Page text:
Auteur Topic: Factors associated with villus atrophy in symptomatic coeliac disease patients o  (gelezen 472 keer)


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Wiley Online Library
Alimentary Pharmacology & Therapeutics

April 2017

Factors associated with villus atrophy in symptomatic coeliac disease patients on a gluten-free diet

Mahadev S1, Murray JA2, Wu TT3, Chandan VS3, Torbenson MS3, Kelly CP4, Maki M5, Green PH1, Adelman D6, Lebwohl B1.

1 Celiac Disease Center, Columbia University College of Physicians and Surgeons, New York, USA.
2 Division of Gastroenterology and Hepatology, The Mayo Clinic, Rochester, MN, USA.
3 Department of Laboratory Medicine and Pathology, The Mayo Clinic, Rochester, MN, USA.
4 Celiac Center, Beth Israel Deaconess Medical Center and Celiac Research Program, Harvard Medical School, Boston, MA, USA.
5 Tampere Center for Child Health Research, School of Medicine, University of Tampere and Tampere University Hospital,
   Finland, Europe.
6 Division of Allergy/Immunology, Department of Medicine, University of California, San Francisco, CA, USA.

Duodenal injury persists in some coeliac disease patients despite gluten-free diet, and is associated with adverse outcomes.

To determine the prevalence and clinical risk factors for persistent villus atrophy among symptomatic coeliac disease patients.

A nested cross-sectional analysis was performed on coeliac disease patients with self-reported moderate or severe symptoms while following a gluten-free diet, who underwent protocol-mandated duodenal biopsy upon enrolment in the CeliAction clinical trial.
Demographic factors, symptom type, medication use, and serology were examined to determine predictors of persistent villus atrophy.

Of 1345 symptomatic patients, 511 (38%, 95% CI, 3541%) were found to have active coeliac disease with persistent villus atrophy, defined as average villus height to crypt depth ratio ≤2.0. On multivariable analysis, older age (OR, 5.1 for ≥70 vs. 1829 years, 95% CI, 2.510.4) was a risk factor while longer duration on gluten-free diet was protective (OR, 0.37, 95% CI, 0.240.55 for 45.9 vs. 11.9 years).

Villus atrophy was associated with use of proton-pump inhibitors (PPIs; OR, 1.6, 95% CI, 1.12.3), non-steroidal anti-inflammatory drugs (NSAIDs; OR, 1.64, 95% CI, 1.22.2), and selective serotonin reuptake inhibitors (SSRIs; OR, 1.74, 95% CI, 1.22.5).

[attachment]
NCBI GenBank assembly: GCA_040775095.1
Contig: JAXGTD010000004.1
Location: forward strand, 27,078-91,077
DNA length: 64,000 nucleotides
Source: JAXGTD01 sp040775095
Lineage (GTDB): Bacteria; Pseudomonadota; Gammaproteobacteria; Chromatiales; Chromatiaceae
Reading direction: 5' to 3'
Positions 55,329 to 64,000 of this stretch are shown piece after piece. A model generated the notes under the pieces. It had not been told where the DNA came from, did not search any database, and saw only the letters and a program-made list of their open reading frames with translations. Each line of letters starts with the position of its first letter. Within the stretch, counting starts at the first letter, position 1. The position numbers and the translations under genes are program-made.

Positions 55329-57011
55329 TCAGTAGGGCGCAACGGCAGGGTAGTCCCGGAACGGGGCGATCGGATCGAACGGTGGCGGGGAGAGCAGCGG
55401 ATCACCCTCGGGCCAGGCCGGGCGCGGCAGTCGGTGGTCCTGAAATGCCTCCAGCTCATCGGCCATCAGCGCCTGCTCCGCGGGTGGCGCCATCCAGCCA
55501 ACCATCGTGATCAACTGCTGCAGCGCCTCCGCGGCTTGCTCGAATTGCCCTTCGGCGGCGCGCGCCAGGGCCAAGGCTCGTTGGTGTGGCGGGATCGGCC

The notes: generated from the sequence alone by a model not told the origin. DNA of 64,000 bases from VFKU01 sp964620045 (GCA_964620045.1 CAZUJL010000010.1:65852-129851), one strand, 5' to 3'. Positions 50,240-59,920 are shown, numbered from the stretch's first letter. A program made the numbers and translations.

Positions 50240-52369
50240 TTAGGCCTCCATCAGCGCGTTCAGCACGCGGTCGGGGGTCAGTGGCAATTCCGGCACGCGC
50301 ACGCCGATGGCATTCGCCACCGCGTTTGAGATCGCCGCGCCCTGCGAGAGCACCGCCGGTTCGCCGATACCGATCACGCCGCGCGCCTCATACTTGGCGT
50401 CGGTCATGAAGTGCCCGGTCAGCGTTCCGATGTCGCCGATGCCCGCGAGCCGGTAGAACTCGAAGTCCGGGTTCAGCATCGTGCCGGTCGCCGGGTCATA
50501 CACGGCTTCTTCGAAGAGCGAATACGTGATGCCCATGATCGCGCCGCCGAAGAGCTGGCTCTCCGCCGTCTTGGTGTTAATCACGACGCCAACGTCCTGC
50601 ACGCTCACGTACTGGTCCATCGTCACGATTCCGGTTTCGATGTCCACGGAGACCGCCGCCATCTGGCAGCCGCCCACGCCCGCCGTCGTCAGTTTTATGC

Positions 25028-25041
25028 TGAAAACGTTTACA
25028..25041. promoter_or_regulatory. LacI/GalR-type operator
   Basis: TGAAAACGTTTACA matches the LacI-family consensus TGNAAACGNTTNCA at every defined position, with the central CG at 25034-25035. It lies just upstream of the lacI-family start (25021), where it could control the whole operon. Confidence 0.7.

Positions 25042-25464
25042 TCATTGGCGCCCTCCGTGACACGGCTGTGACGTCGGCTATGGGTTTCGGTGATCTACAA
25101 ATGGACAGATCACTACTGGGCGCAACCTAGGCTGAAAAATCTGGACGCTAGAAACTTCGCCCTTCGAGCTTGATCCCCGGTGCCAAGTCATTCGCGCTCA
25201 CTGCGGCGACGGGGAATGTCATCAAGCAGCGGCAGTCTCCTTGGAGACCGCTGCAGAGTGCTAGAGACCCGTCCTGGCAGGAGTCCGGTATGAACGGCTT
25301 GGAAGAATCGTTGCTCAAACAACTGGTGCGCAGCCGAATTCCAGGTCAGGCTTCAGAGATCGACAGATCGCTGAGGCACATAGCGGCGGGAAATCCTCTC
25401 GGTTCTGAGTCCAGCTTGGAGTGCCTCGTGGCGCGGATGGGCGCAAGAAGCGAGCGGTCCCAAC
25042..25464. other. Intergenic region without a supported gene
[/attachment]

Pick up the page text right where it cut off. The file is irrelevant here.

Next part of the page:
Symptoms were not associated with villus atrophy after adjusting for covariates.

A majority of symptomatic coeliac disease patients did not have active disease on follow-up histology. Symptoms were poorly predictive of persistent mucosal injury.
The impact of NSAIDs, PPIs, and SSRIs on mucosal healing in coeliac disease warrants further study.

Table 1.
Characteristics of patients with coeliac disease and persistent symptoms (n = 1345) who underwent duodenal biopsy

Table 2.
Demographics and persistent villus atrophy (VH:CD ≤2)

Figure 1.
Prevalence of villus atrophy among 1345 coeliac disease patients with persistent symptoms, grouped by duration on a gluten-free diet.

Table 3.
Univariate analysis of symptoms and medication use with persistent villus atrophy (VH:CD ≤2)
Table 4. Laboratory tests and persistent villus atrophy (VH:CD ≤2)
Elevated serum level  / Normal serum level
Met de leverenzymen:  AST / ALT / GGT /ALKALINE FOSFATASE           

Table 5.
Multiple logistic regression of factors associated with persistent villus atrophy (VH:CD ≤2)
Male sex /  Duration on gluten-free diet in years /  Symptoms

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Mijn zoon (20) en ik eten allebei glutenvrij. Wij zijn extreem gevoelig voor sporen van gluten (via besmetting, tarwe-derivaten en hulpstoffen). Ik ben wetenschapsredacteur voor het Glutenvrij Magazine van de NCV.